Mike Yastrzemski hit a three-run homer, one of four long balls by San Francisco, to help the NL West-driving Giants beat the Colorado Rockies 7-2 Friday night and become the season’s initial 100-win group.
154 games is the quickest the Giants have arrived at 100 successes in the live-ball time (since 1920). It’s whenever they’ve initially been the primary group in MLB with 100 successes since moving to San Francisco in 1958.
San Francisco drives the Los Angeles Dodgers by a game. The Giants have won 16 of 20.
Kervin Castro (1-0) threw two innings for his first significant association triumph, and the Giants arrived at 100 successes interestingly since going 100-62 out of 2003.
“It’s a big accomplishment, but we’re looking for more,” San Francisco pitcher Alex Wood said.
The Giants haven’t won the NL West since 2012, when they caught the second of three World Series titles in a five-year range. Coming into the season, they were gently respected with the Dodgers and San Diego Padres getting the majority of the consideration, yet they’ve amazed many.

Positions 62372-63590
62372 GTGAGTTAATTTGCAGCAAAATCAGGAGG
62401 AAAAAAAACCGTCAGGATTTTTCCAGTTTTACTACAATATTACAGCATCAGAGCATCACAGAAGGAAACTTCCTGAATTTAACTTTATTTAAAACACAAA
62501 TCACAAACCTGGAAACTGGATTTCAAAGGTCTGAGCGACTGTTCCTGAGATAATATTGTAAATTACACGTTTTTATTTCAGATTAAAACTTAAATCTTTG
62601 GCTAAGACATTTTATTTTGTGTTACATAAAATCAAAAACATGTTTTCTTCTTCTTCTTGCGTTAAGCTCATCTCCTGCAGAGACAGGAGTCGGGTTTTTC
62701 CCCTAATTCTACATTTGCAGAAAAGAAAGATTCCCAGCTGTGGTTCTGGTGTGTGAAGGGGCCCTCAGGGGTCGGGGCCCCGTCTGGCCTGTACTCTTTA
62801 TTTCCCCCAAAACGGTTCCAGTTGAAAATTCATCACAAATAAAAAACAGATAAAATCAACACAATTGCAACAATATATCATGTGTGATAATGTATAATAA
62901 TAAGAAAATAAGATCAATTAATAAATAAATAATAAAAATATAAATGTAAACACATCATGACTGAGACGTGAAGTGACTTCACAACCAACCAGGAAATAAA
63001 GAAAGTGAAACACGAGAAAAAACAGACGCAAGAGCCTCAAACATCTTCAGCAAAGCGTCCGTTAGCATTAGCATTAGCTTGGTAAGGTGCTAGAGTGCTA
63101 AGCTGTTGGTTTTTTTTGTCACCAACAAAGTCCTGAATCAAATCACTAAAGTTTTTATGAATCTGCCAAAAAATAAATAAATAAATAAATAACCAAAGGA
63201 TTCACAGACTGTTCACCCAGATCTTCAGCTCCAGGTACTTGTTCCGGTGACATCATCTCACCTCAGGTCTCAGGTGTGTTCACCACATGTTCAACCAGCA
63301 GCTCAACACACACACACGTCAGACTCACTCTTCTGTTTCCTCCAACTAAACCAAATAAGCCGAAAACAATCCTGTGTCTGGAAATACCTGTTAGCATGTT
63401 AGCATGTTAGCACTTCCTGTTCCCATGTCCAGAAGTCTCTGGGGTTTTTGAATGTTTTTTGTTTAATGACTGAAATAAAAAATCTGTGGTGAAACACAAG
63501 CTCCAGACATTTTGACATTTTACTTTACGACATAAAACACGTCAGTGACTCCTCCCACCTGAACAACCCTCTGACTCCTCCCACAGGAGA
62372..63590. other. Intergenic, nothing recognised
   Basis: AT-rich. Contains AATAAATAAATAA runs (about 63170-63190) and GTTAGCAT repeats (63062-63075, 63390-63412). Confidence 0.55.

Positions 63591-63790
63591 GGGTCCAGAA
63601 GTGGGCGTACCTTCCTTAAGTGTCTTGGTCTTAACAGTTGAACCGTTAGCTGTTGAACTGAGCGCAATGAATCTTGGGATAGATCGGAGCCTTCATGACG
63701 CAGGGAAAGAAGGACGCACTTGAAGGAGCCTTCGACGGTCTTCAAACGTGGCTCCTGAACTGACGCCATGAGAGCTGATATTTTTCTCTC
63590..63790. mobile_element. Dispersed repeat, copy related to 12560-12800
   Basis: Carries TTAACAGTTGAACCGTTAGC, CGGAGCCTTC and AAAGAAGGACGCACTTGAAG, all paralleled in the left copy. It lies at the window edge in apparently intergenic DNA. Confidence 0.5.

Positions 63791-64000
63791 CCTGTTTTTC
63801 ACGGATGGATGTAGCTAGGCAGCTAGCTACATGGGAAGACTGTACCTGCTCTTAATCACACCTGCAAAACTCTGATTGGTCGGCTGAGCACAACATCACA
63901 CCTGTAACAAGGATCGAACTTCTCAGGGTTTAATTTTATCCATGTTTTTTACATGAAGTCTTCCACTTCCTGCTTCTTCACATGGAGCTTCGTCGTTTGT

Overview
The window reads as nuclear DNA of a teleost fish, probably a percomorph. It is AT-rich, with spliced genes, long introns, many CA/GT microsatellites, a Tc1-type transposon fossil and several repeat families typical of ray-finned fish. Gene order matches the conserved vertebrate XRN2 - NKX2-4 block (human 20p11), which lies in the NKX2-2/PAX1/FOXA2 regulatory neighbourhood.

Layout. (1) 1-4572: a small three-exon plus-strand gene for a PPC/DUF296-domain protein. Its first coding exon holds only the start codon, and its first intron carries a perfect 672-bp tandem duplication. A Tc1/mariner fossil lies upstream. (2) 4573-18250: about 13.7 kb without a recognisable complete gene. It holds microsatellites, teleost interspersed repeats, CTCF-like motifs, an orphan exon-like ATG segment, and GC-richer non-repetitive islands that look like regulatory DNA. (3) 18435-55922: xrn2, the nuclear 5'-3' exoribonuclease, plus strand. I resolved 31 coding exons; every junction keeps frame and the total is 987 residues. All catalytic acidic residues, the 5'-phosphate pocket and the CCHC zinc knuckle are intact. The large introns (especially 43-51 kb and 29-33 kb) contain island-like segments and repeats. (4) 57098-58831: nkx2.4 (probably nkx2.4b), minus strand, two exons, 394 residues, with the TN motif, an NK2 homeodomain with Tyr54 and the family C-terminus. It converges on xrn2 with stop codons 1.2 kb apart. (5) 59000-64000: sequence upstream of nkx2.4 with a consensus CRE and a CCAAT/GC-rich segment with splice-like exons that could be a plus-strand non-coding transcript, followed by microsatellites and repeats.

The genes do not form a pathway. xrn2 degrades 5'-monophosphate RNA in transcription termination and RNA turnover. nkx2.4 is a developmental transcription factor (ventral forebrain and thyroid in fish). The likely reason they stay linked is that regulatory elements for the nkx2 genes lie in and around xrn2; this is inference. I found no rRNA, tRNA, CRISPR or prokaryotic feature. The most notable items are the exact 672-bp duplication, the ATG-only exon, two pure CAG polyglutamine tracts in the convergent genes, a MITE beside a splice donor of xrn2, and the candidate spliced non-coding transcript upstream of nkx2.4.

“It’s a big deal,” manager Gabe Kapler said of winning 100 games. “We know our division is extraordinarily talented, but we also know that we’re talented. Our goal was to win the division and not just sneak into the playoffs.”
San Francisco blew it open in the seventh. Yastrzemski followed singles by Brandon Crawford and Evan Longoria with his 25th homer off reliever Ashton Goudeau (1-1). The Giants attached one more sudden spike in demand for Buster Posey’s RBI single.
Tommy La Stella, Crawford and Brandon Belt had solo grand slams to give San Francisco a 3-2 lead after six. La Stella and Crawford had three hits each and Belt wrapped up with two.
San Francisco has 234 grand slams, one less than the club record set in 2001 when Barry Bonds hit 73. The Giants lead the NL in homers and are second in the majors to Toronto’s 241 regardless of not having a player hit in excess of 27 this season.
Three players – Belt, Crawford and Yastrzemski – have at least 22, and seven different players have arrived at twofold digits in homers.
“So many of the home runs have been meaningful,” Kapler said. “I can’t help but think of the ones that changed a game for us. We’re getting contributions from everyone on our roster.”